Date: Mon, 15 Mar 1999 07:49:30 -1000 From: Dayle K. Turner (firstname.lastname@example.org> Subject: Bowman TM
Yesterday was a day for heroics on the Bowman Trail, and thanks to a dedicated crew, the route is in nice stead for an upcoming club outing. And thanks to the actions of a particular individual, I am still in possession of my treasured machete, which once belonged to my grandfather.
A big gang turned out for yesterday's (3/14) HTMC trail maintenance outing of Bowman, including Mabel Kekina, John Hall, Doug and Sandy Klein, Arnold Fujioka, June Miyasato, Bill Gorst, Lita Komura, Carole K. Moon, Grant Oka, Georgina Oka, Joyce Tomlinson, Lynn Agena, Jim Pushaw, his daughter Kristy, Pat Rorie, Ralph Valentino, Nathan Yuen, Kris Corliss, her hubby Larry Oswald, Volker Hildebrandt, Charlotte Yamane (my idol), Jason Sunada, and the hero of the day, Jay Feldman.
We were on the trail at 8:20 and everyone was back at the start point on Na'ai Place in Kalihi Valley by 3:45. In between, we did what we normally do on Sundays, namely work on a trail in preparation for a club hike. Bowman, named after an Army colonel (thanks to Stuart Ball for finding out the info), is a long, tough route that doesn't seem to get much hiker traffic.
Uluhe and clidemia abounded in some sections, but with many hands wielding cutting tools, we were able to fashion a clearer path on the ridge. Extensive pig damage was also evident, with some small ravines so torn up we referred to these as pua'a playgrounds.
For those who haven't done Bowman, on the final approach to the summit, the switchback section to gain the crest of the large nob on the ridge is an amazing piece of work. Kudos to the builders of the trail, especially those who fashioned that section. Cables are available for added security on the climb. What's more, Grant did nice work carving out footholds and widening the trail where erosion had done what it does. At the summit, we had on-and-off visibility of the windward side, and we saw no other hikers on Bowman nor along the crest nor on Tripler Ridge. The weather most of the day was generally decent, with a smatter of rain falling at a few points during the outing.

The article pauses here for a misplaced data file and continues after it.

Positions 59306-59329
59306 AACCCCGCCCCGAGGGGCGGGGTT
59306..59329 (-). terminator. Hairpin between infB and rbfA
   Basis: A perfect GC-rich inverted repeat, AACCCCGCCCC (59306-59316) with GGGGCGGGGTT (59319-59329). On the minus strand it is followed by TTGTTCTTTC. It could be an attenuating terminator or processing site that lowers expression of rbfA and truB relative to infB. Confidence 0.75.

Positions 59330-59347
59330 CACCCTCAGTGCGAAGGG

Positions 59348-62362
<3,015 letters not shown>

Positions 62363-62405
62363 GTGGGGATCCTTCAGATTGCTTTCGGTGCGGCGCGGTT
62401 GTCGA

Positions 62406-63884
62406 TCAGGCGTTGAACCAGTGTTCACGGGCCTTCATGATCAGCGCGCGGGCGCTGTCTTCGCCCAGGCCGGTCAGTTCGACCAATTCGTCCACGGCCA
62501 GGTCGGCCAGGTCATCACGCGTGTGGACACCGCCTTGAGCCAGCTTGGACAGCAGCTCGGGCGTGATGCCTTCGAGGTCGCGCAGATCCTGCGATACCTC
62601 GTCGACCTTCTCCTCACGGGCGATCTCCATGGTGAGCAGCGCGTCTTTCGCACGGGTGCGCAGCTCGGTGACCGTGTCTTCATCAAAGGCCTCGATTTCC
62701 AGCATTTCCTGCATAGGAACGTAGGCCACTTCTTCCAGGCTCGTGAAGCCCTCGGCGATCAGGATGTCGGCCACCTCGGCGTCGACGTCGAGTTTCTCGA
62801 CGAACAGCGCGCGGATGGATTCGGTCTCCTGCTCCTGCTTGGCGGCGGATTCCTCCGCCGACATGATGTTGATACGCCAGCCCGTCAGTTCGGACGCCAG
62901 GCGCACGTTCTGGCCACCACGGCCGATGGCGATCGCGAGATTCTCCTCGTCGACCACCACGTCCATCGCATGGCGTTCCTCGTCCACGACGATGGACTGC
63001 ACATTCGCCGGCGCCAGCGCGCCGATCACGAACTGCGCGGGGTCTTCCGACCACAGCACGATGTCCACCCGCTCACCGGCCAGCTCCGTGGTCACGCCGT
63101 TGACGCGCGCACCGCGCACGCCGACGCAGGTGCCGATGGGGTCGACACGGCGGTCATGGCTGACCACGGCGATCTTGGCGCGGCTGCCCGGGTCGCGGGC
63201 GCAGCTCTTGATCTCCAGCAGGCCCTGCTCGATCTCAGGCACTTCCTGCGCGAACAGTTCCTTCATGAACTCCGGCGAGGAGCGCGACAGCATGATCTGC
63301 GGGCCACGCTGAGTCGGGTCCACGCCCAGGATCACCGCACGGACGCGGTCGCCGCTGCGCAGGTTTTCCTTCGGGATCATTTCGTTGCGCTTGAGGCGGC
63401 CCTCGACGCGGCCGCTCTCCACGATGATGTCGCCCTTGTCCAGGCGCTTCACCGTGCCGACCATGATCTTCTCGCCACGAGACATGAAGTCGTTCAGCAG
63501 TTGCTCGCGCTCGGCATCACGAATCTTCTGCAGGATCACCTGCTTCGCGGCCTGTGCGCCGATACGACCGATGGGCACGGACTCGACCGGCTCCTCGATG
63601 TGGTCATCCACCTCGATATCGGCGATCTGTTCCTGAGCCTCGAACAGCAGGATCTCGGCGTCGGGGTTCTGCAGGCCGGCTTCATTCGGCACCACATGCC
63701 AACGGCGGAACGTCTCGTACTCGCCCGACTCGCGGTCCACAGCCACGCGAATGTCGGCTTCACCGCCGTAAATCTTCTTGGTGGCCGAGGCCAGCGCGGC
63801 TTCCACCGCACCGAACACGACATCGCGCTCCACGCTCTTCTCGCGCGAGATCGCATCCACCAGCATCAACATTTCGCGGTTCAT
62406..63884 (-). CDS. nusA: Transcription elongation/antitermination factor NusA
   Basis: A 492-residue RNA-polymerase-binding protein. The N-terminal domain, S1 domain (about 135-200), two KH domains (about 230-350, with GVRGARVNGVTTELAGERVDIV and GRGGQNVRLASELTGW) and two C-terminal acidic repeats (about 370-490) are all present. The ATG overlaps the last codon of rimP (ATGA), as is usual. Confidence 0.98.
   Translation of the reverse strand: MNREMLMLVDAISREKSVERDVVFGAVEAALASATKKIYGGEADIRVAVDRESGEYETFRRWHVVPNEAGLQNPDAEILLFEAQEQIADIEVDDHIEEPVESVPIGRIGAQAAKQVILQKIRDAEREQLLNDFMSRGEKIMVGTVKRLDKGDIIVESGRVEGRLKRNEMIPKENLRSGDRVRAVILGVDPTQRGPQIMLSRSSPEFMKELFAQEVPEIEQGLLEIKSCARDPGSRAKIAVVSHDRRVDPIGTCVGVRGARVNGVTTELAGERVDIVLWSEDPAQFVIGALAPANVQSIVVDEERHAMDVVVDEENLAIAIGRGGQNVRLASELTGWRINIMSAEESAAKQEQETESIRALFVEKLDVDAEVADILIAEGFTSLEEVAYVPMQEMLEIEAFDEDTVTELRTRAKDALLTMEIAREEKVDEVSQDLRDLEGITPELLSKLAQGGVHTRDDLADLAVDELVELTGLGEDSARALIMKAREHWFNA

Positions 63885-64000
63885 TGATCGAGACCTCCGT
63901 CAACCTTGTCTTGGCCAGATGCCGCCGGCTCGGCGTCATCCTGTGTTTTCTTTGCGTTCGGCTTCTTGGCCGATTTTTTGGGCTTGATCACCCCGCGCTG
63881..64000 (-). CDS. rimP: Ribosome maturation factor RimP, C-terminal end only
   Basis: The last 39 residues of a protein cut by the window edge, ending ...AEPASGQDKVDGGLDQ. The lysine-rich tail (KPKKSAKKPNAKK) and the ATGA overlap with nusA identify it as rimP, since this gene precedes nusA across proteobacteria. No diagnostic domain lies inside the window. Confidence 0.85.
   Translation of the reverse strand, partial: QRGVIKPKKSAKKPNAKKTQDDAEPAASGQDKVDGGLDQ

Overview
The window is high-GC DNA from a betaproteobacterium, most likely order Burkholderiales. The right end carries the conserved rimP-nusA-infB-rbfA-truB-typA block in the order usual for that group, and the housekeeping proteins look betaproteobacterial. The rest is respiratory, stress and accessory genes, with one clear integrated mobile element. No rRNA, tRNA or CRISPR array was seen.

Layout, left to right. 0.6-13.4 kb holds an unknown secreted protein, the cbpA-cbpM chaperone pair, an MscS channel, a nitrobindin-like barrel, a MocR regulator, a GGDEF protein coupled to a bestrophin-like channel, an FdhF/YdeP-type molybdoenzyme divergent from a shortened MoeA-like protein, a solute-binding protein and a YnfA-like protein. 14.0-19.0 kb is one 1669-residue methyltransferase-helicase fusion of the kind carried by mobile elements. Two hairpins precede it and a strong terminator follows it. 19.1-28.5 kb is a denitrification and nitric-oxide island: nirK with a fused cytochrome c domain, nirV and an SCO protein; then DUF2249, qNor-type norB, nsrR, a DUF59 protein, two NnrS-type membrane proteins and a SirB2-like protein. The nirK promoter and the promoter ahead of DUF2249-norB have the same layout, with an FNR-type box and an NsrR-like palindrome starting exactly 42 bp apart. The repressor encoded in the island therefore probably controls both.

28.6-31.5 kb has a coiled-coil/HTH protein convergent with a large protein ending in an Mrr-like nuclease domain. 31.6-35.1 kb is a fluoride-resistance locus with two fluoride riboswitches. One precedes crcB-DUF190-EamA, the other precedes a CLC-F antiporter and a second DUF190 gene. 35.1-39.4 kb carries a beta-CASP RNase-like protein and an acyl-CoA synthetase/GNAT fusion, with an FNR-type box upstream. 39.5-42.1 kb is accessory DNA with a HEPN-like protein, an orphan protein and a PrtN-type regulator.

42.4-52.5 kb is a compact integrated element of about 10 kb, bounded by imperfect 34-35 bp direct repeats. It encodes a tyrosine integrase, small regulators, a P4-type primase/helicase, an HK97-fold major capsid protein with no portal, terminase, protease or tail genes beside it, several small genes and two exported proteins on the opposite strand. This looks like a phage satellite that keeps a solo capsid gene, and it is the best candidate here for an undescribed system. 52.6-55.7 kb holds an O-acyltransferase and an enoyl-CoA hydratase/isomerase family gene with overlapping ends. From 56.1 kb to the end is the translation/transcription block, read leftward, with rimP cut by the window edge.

We did most of our chopping on the way down. At one point, while traversing a narrow, semi-rocky section (about midway between points F & G in Ball's book), my machete flew out of my hand and over a cliff on the Kalihi side of the ridge. Fortunately, it landed in a thicket of lantana about ten feet down, below which was a pretty steep drop (the drop on the Kahauiki ridge side is even more pronounced).
Not realizing the machete once belonged to my late grandfather (and it's a darn solid cutting tool, in addition), several folks encouraged me to hike on and forget about it. But I couldn't, and instead I tried to devise a plan to retrieve it. Fortunately, Jay, always well-prepared, not only provided a rope to aid in the descent to the machete, but he even volunteered to go down and get it. As about ten of us watched, Jay used the rope--tied to trailside koa stump-- and some nicely situated footholds to descend to the machete's landing spot in the lantana clump. He found it with no problem and climbed back up, also with no problem. His heroic deed done, spontaneous applause from the observing throng echoed in the Kalihi hills. Much mahalo to Jay.
The rest of the outing was routine. I can report that the dirt road leading to the junction with the trail down to Kalihi Elementary has been re-bulldozed (by the Army?) and is much clearer and less rutty than before.
Mahalo to Mabel for the post-hike refreshment feast. Ken Suzuki, and Kim & Judy Roy, who teamed up to lead yesterday's club hike in Moanalua Valley, stopped by to join us.
Next week Sunday, we'll be working on the Lanipo trail. Once we reach the summit, we'll head right (east) on the crest, pass the summit of Waialae Nui, continue to Wiliwilinui, and eventually descend to Hao Street in Wailupe Valley. For those interested in joining us, we'll meet at 8 p.m. at the top of Maunalani Circle. See Stuart's book for driving directions.